While conceptually it is very interesting, I think there is too much going on, too much information and in general it’s not easy to follow. I think you need to streamline the information and simplify in order for this to be effective. A film like the first Wall Street, took something complex and made it easy for most people to understand. I think that should be the goal for you as well. If you decide to work on it, I’m happy to take a look again but right now it is unfortunately a pass for us. Thanks again and stay in touch.
I appreciate the review.
We now pause in our story for the intermission. First, pay careful note to the film that this “agent” mentioned as it plays out when we return to our regular programming. Second, while having a project passed on is disappointing, no writer should immediately jump to their desk for a rewrite just because one person passed. You notice there are no notes with his comment. In all my communications with industry representatives this is where the conversation should have ended. Someone passes, you say thank you and everyone moves on. Brace yourselves as we now return to the program. I have XXXX out the name of the writer and the name of his father, but note again the film that this “agent” referenced and you can fill in the blanks.
ACT III – LAWYER
If you are interested, I might be able to get XXXX (the son of XXXX and a very talented writer) to do a rewrite. It would probably cost around 10k. XXXX is really into shadow governments and has done a great amount of research for other projects that dealt with them. Check him out online. He’s pretty famous. Let me know what you think.
That would be a pass for me. I’m not interested in having my screenplay rewritten by someone else, give them credit and pay for it in the process. That’s nuts! Also, fame in this industry doesn’t impress me. I’ve done enough TV myself.
XXXX has a brand name in film which helps open a lot of doors. I think a draft by XXXX would help it for sure. It would give the project some momentum and strengthen the script. He also produces and directs but he’s not a big enough name to direct something this big. He can also be helpful as a producer. If the script was in shape, we could take it straight to Warner Brothers where we are producing two movies with. But the script needs work.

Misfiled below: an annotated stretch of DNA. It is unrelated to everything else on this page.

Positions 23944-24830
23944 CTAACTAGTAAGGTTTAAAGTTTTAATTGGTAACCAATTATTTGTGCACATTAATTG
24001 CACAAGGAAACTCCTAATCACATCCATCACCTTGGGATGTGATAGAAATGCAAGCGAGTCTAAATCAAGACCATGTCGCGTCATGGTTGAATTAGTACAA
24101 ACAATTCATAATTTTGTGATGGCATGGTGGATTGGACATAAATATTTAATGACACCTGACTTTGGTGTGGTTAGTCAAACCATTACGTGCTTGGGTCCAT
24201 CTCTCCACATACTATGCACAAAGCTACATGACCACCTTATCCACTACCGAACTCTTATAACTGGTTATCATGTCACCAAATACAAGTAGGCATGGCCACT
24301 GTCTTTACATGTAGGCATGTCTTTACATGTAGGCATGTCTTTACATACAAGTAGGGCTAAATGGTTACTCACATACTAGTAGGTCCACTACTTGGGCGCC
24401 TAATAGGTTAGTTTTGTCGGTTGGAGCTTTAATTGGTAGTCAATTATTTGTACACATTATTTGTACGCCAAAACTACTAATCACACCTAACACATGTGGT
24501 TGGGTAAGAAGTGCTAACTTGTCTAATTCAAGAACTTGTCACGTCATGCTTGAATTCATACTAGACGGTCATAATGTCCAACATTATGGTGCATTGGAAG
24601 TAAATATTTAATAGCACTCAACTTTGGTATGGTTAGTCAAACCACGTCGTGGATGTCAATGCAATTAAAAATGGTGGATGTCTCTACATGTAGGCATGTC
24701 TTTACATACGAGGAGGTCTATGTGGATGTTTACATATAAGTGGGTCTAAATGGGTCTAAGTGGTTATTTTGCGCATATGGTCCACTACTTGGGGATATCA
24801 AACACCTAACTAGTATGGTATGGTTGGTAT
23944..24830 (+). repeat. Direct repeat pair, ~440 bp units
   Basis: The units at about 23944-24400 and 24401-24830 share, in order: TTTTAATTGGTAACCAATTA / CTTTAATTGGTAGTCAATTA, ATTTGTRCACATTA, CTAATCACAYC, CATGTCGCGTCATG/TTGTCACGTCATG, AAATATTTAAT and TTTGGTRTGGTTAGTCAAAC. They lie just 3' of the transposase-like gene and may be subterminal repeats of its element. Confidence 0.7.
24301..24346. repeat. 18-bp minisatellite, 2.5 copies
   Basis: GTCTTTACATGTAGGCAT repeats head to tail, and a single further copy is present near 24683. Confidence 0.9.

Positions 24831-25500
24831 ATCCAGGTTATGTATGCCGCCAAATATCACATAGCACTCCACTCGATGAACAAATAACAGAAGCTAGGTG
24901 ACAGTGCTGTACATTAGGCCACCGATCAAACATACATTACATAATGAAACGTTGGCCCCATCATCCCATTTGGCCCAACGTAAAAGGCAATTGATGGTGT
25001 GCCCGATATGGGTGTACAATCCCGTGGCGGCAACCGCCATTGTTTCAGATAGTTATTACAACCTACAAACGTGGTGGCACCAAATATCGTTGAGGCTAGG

I’m copying my attorney on this entire trail. This is lunacy. I see approaching you through your listing on Backstage.com was a mistake. You first pass on the project and then come back with a studio name. Like I’m supposed to be all excited. To add insult to injury you name a writer who, by your own admission, can’t get a project like this off the ground. Jesus, you must really think I’m desperate. You are ordered to delete SOS United States from your files. If you feel it is necessary to contact me again, contact Mr. Barry Bachrach.
(who included Barry in the cc)
Whatever dude, calm down. I was just making a suggestion on how I could make your project better. Please don’t contact me again.
Now let’s do some fact checking. First, let IMDb be your best friend. This “agent” has not produced a feature film. That doesn’t matter in the great context of things, but if you are producing something it shows up on IMDb if it’s in production (especially studio productions). Does he have projects in development at a studio? It’s possible, but nothing is listed and it’s the oldest trick in the book to throw a studio name out. I’ve been in studio pitch meetings I know how the process works.